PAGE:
1) The S&P 500 has closed above 1,500 for the first time since 2007; The New York Times noted on Saturday: "As worries ebb, small investors propel markets."
2) There were record inflows into equity mutual funds in January.
3) China's Shanghai Index rose 2.4 percent to a seven month high ... stocks there have been on a tear since the beginning of December. Economic data have improved and there are hopes that construction demand will improve.
4) European banks are repaying the European Central Bank loans early, with ECB President Mario Draghi saying the euro zone economy was stabilizing; and there are reports Spain may end its short-selling ban because stocks have rallied and bond yields have fallen;
But the big question is how much will the global economies improve in 2013? This morning, December durable goods orders were much stronger than expected. Over the weekend, a leading Chinese think tank, the Center for Forecasting Science, predicted this weekend that China's gross domestic product would grow 8.4 percent in 2013, well above the 7.8 percent in 2012.
If the global economy indeed accelerates, top-line growth will accelerate, dropping enormous profits to the bottom line for global corporations. And the biggest trade of the year will be "short bonds/long stocks/long copper."
1) Caterpillar specifically referenced the improving global economy in its press release: "If the recent improvement in economic indicators continues, 2013 could be another record year for Caterpillar."
That's the good news. But read it more carefully ... the tone was cautious. Inventory reductions will continue through the first half of 2013. Sales in the first quarter will be lower year-over-year. Capital expenditures will be lower in 2013.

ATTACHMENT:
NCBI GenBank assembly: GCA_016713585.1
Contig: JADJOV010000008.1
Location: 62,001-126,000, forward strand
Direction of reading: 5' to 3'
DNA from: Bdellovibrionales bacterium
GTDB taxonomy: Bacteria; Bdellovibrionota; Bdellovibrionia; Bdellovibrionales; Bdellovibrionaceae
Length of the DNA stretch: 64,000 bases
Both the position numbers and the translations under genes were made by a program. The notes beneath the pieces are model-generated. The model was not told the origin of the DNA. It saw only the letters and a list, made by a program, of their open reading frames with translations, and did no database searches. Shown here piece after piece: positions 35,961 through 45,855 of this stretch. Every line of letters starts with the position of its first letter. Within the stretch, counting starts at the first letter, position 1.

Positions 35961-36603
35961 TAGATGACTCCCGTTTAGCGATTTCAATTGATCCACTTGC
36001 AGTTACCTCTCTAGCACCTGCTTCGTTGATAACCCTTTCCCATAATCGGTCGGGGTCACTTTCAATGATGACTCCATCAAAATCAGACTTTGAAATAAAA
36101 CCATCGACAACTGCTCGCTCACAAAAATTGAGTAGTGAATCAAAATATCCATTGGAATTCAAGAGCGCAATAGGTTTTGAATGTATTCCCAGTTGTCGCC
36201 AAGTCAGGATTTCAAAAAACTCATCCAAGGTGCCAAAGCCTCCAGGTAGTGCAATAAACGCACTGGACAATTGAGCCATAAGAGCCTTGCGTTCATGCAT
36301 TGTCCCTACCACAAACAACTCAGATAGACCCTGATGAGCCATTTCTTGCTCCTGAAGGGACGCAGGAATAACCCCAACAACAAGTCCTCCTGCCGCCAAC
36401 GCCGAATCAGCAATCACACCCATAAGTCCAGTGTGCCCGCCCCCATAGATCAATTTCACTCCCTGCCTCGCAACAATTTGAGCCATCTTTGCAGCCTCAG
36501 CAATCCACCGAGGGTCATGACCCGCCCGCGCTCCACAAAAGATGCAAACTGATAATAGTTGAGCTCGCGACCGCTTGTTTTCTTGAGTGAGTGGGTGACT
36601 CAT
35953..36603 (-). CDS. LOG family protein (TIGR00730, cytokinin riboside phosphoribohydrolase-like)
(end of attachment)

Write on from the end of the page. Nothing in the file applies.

Then there's the mile-wide $7 to $9 earnings guidance. Huh? The reason for it is in the assumption of second half growth: "However, if, like the last two years, growth and confidence decline in the second half, 2013 could be a tough year."
Also note that 2013 consensus estimate for Caterpillar is $8.54; so most of the guidance is below consensus.
The only good news in the guidance — it's so wide it's unlikely they'll have to cut it!
2) With about 30 percent of the S&P 500 reporting, blended earnings growth is at 4.6 percent, 3.9 percent for revenues. The financials are mostly done. Bears laughed when analysts estimated that earnings growth for financials would be nearly 20 percent in the fourth quarter, but to date earnings are up 16.7 percent for financials. Who's laughing now?
3) Before you get too enthusiastic, remember this: the S&P 500 has closed above 1,500 for the first time since 2007. The problem, as everyone knows, is that the S&P 500 went over 1,500 for the first time in March 2000. As economist Peter Morici has pointed out, since then corporate profits are up 135 percent but stocks have made no gains over the last 13 years.